There have been a few other comments questioning why we appear to be keeping the machine rather than returning it. First of all, it was cheap and we expected to have issues with it. There is nothing else equivalent (that we are aware of) in this price bracket other than more Chinese machines. If you ever bought something from AliExpress or other direct from China stuff then you will know to lower your expectations significantly. It’s not running on our network, and now has a new SSD & legit OS installed so the risk of further infection is minimal. The hardware seems reasonably sturdy and we are hopeful we can make good use of it. That said, if it turns out that we cannot reliably build PCBs with it, then of course we will be looking for a refund. We are a teeny tiny company of just one and a half humans. COVID has caused all sorts of issues leaving us just limping along so we really want to get this machine going and try to get some things made.
Installing Clean Software
We replaced the SSD with a new 256GB mSATA drive and replaced the 2GB RAM module with a 4GB stick. We were told, that the system will not work on Windows 10, but we wanted to at least give it a try and see if there was anything we could do to get it working. We cloned a clean Windows 10 64-bit installation to the SSD which booted up fine and found most of the drivers. The LAN driver was not picked up, so we had to download this from Gigabyte on a another PC and transfer it by USB. Once online, it was fairly straightforward to install the remaining drivers for the motherboard.
The Zhengbang ZB3245 pick and place machine vision cameras are analogue cameras connected to a small PCIe capture card in the built in PC. The capture card in our machine is a Goldvision HV4000 which appears to be a fairly old bit of kit and we could find no legitimate support or drivers for it online. The original hard drive did have a copy of the drivers which we were able to install, but only after disabling driver signature enforcement in windows. Installing the drivers seemed to make the machine blue screen and we have not been able to get any images form the cameras.
The virus-free copy of Flyer_SMT.exe would not run initially as error messages pooped up about missing DLL files. These were common Visual Studio files, so we installed the VCC Redistributable pack from Microsoft and then tried again. The software loaded up, and was able to home the machine normally so appeared to be fully functional apart from the vision cameras. If at some point we find a way to get them to work in W10 we will post here, but at this point we decided to install a clean copy of Windows 7 Pro. We opted for dual boot with a separate partition so that we could go back to the W10 installation if needed later.
Installing Windows 7 32-bit on a new machine felt kinda wrong, but it only has one job to do so it doesn’t matter a great deal as long as it works and stays malware free. The process was similar, though for some drivers we needed to look up the hardware IDs on the PCI database to find the drivers. Once it was all installed the software ran OK, but again no cameras. We contacted Zhengbang support and were told to remove the HV4000 capture card and clean the contacts. This appeared to work, and the system now seems to be operational. However, we booted W10 to have another look if the card would work there now, but it didn’t show up in device manager. When going back to W7, the card was not showing up, and there was no working vision again! We discovered that if the machine were powered off at the mains, and rebooted direct to W7, the HV4000 card would reappear. Weird.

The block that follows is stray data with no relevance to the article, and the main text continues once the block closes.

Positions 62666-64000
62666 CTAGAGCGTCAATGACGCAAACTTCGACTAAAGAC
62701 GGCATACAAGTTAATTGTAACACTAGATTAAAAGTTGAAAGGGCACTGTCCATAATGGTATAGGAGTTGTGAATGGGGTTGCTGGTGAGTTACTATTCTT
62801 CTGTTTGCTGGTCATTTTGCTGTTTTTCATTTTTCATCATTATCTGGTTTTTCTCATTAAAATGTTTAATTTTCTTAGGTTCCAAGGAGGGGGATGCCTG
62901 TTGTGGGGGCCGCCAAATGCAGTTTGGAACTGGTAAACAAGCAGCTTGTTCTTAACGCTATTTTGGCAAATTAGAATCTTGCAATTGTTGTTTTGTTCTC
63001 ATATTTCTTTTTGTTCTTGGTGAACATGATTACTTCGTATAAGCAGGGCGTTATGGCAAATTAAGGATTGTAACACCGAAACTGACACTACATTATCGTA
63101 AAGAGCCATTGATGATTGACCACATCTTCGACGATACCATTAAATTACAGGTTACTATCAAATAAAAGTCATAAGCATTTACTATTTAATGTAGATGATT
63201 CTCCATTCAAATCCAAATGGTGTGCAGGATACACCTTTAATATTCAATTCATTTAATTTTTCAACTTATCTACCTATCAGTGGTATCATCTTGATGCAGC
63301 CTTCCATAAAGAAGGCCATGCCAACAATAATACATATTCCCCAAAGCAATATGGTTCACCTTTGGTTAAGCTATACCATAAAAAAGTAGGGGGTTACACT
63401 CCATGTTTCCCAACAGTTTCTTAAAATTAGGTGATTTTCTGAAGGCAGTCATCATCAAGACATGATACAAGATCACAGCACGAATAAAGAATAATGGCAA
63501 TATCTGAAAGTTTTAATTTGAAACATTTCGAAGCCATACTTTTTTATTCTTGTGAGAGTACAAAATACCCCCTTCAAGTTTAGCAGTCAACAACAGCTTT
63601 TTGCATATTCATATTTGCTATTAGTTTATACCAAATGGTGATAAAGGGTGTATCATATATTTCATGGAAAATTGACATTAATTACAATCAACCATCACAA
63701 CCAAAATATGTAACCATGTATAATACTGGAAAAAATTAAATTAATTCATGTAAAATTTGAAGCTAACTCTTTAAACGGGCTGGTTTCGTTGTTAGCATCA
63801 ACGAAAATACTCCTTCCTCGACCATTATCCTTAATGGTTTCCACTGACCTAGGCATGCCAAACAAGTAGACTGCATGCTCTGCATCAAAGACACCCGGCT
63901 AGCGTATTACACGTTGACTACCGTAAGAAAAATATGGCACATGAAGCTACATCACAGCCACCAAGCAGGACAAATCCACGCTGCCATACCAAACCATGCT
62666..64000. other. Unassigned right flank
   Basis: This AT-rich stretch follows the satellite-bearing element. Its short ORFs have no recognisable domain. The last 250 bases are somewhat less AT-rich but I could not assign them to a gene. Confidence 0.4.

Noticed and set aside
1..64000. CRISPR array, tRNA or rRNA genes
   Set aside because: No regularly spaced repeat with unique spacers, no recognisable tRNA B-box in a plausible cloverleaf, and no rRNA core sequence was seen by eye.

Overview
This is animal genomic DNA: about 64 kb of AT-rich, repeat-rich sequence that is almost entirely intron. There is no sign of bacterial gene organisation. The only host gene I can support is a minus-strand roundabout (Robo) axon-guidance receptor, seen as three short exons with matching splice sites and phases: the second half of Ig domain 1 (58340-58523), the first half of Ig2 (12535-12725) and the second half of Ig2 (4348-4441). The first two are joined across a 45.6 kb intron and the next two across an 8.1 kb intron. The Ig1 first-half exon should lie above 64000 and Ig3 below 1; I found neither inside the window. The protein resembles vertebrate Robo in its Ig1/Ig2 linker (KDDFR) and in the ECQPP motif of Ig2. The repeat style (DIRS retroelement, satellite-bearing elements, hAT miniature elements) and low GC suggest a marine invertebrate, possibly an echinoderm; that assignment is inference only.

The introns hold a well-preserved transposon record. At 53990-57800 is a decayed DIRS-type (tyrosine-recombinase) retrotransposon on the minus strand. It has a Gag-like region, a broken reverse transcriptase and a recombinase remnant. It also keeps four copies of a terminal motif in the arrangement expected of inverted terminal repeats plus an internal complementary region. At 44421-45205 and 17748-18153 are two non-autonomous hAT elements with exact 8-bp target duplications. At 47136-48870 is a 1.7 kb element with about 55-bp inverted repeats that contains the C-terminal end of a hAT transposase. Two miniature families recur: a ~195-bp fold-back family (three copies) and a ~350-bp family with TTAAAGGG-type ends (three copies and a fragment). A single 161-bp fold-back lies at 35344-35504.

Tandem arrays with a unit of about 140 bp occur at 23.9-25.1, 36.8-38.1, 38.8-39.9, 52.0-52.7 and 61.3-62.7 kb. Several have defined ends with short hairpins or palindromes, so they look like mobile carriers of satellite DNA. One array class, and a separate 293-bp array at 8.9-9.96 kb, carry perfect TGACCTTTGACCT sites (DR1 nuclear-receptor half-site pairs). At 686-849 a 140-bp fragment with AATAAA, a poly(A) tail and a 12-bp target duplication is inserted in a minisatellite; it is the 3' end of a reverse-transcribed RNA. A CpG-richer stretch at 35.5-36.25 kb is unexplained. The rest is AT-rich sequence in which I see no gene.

Inside the Zhengbang ZB3245TSS pick and place machine
Opening the machine is fairly simple with a few hex bolts around the top perimeter holding the heavy work area down to the base. With these removed, the top lifts up with hinges at the back and there’s a handy bar inside to hold it up. The hinges at the back do look rather undersized for how heavy the top is, so take care if you open one of these machines!
Inside is quite neat and tidy with the PC inside the black box in the rear left. The PC appears to have an HDMI port and I/O for audio, so if you wanted a different screen, or some audio, this would be possible.
Once we had the system working, We cloned the SSD to an old hard drive using an Acronis bootable USB. Plugging the hard drive into the USB3 ports via a SATA/USB adaptor didn’t work as it just caused the ports and therefore the keyboard/mouse to stop working. We had to use a SATA dock with independent power supply and this worked fine. With the system working, backed up and virus free, we could now get on with adding reels to the feeders.
Adding Component Reels
We are at the point where we can start adding parts (apart for the larger reels due to the missing bits). We will update this article as we go along and add as much useful info as we can for anyone else with such a machine.
We’d love to hear your feedback if you used one or have any suggestions for things like getting the Goldvision HV4000 capture card to work in W10.